1. Prioritize a strategy to pray for leaders.
Since Jesus taught us to pray for workers in the harvest, that should be a priority for all leaders. Always pray for sensitivity to the women around you. Pray God would bring servant leaders to the forefront, and then engage them in ministry.
2. Teach 1 Corinthians 12 and unpack the text thoroughly.
Since God has gifted each believer to serve, help women see how the whole body fits together to serve Christ. Helping women understand the biblical basis for all believers to serve the church encourages them to be personally involved.
3. Do a ruthless evaluation of your current methodology.
What do you currently do to get to know and involve women? Maybe it’s more haphazard than anything. Perhaps you need a process for helping women find their place as well as teaching them to say, “no” if it is not God’s directive in their lives. Serving out of His call is much more effective than performing a duty.
4. Use “disciple” rather than “volunteer” language.
Being Christ’s disciple means we are to do anything He asks us to do. It also means making life choices based on His eternal values.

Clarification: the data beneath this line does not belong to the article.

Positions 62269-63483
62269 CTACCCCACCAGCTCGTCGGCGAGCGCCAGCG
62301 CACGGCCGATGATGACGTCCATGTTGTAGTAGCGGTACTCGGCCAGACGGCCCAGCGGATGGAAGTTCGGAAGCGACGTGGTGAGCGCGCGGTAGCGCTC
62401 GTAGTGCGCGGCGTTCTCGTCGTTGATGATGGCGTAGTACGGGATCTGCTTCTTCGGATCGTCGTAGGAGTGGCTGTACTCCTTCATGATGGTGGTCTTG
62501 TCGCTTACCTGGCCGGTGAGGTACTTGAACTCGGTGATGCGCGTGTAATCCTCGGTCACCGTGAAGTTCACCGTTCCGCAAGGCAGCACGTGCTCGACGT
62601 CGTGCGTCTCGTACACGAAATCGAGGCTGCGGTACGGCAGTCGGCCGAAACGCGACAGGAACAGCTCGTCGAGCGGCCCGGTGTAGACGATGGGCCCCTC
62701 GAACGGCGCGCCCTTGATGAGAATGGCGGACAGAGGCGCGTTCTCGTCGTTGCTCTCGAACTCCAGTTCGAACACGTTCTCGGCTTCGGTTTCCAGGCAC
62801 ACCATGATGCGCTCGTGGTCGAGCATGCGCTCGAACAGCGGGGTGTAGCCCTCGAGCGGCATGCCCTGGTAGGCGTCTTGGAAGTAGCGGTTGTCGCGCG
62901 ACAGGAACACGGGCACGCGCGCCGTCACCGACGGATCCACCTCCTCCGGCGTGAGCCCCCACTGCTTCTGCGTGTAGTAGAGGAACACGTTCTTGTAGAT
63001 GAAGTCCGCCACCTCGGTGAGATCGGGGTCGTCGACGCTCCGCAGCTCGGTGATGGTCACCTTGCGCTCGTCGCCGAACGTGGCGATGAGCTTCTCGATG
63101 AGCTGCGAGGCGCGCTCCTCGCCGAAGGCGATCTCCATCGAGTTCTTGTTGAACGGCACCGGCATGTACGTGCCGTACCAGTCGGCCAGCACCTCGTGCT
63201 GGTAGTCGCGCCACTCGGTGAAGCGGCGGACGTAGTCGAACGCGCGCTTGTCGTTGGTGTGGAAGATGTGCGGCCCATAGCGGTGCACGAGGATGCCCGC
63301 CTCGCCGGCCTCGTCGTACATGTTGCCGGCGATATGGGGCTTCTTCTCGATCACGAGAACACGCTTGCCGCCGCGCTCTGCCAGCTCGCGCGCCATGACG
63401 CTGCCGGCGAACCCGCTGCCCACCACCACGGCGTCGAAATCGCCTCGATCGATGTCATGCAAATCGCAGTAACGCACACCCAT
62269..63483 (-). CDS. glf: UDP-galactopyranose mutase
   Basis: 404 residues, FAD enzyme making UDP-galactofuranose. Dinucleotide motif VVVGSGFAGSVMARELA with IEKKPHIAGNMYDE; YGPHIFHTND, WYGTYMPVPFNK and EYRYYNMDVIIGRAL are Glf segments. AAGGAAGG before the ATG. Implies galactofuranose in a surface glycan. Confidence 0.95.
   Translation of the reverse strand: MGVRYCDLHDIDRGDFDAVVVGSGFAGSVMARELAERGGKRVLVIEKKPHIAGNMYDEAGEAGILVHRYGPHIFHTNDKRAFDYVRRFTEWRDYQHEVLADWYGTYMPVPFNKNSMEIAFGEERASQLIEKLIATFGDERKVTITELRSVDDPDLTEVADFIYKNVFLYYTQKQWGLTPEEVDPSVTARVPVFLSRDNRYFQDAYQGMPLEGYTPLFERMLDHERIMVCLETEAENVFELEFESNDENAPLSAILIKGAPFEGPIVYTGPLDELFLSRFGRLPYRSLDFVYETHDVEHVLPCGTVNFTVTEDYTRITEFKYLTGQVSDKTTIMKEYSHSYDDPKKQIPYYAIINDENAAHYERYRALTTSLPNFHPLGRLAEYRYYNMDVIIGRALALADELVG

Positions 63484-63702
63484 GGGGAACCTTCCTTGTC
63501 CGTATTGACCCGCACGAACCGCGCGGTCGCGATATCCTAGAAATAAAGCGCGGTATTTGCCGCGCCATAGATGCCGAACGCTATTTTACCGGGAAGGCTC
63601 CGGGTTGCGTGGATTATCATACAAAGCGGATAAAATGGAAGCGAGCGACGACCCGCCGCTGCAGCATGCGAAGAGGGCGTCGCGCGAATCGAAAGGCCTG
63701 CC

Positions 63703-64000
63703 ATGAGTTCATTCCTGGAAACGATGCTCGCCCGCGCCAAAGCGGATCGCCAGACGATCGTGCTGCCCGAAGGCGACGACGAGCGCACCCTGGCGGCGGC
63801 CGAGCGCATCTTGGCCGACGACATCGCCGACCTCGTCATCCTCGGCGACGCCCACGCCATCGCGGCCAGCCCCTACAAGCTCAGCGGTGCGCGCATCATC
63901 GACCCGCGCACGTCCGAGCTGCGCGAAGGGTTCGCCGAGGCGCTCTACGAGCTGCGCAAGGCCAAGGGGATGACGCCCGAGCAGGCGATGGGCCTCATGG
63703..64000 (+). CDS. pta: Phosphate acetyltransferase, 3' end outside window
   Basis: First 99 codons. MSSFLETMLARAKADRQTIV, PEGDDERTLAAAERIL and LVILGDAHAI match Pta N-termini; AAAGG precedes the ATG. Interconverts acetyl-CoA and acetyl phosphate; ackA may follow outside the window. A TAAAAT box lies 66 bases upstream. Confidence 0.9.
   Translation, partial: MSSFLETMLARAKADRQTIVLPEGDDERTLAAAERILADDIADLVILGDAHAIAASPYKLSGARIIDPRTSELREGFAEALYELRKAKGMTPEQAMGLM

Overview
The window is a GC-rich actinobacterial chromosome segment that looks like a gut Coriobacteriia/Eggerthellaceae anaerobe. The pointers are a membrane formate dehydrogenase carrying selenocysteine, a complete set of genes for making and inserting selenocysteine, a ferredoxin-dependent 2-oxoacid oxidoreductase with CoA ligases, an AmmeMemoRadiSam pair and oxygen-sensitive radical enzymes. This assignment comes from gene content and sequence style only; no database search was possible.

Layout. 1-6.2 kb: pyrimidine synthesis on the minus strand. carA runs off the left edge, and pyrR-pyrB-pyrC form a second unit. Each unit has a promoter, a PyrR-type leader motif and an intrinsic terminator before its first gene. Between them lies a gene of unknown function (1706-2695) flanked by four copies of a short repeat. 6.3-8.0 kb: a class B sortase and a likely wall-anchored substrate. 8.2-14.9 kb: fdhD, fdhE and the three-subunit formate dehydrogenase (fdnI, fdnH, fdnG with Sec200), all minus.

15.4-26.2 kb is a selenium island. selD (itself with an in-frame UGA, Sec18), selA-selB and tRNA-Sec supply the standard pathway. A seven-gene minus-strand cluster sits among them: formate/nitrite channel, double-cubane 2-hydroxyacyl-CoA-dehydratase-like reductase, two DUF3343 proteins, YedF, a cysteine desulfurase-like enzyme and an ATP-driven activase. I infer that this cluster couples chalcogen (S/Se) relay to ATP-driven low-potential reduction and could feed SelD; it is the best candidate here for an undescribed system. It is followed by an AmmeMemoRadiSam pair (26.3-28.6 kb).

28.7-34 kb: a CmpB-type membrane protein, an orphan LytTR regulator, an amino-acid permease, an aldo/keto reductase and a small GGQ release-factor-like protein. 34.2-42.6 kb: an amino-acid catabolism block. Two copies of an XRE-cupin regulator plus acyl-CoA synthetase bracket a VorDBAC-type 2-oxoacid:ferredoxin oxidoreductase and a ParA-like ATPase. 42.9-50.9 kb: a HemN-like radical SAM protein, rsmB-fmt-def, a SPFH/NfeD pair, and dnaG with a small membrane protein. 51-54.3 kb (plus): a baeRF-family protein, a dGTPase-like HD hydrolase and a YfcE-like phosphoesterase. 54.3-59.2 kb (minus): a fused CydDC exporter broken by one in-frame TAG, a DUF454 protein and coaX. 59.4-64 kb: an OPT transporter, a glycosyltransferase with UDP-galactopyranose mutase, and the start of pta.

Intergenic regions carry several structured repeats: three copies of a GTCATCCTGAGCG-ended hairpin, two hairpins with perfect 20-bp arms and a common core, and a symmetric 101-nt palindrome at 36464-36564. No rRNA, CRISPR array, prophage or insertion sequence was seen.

5. Assume people rather than positions are the starting point.
I bet some of you have served in a position just because someone asked you to, or made you feel guilty enough not to say no. We have probably asked women to serve with the same motives. But when we get to know women first, then we can find where they can best use their gifts and interests. This is so much more effective than just filling positional boxes with bodies.
6. Require a membership class, and explain involvement expectations there.
If your church doesn’t have a new member class, create one for women that shows them next steps as a member, with one of those steps being serving in ministry. Help them understand that all believers are to grow and serve, and they are each needed to complete the whole picture of ministry.
7. Use a process to help members consider where they might serve.
8. Recruit face-to-face.
Nothing works as well as a one-on-one conversation to get to know women and find out what God has done and is doing in their lives. Then you can begin to pray for which opportunities best fit who they are and what God is calling them to do. Personal care goes a long way in helping women find places to serve.
9. Provide training for workers and let the church know you do.
Many of us have just asked people to serve and then assume they know what to do. I am so guilty of this. But those who serve want to know what is expected and they want to be equipped to do a good job. So plan to train leaders on an ongoing basis.
10. Honor obedience.
A word of appreciation to someone who has served, as well as an encouraging note to their family members about how a woman has served, goes a long way. If we never tell our leaders how much we appreciate them how will they know? Find ways to brag on those who have served well — not perfectly — but faithfully.
What else would you add? Share with us how you find women to serve in ministry.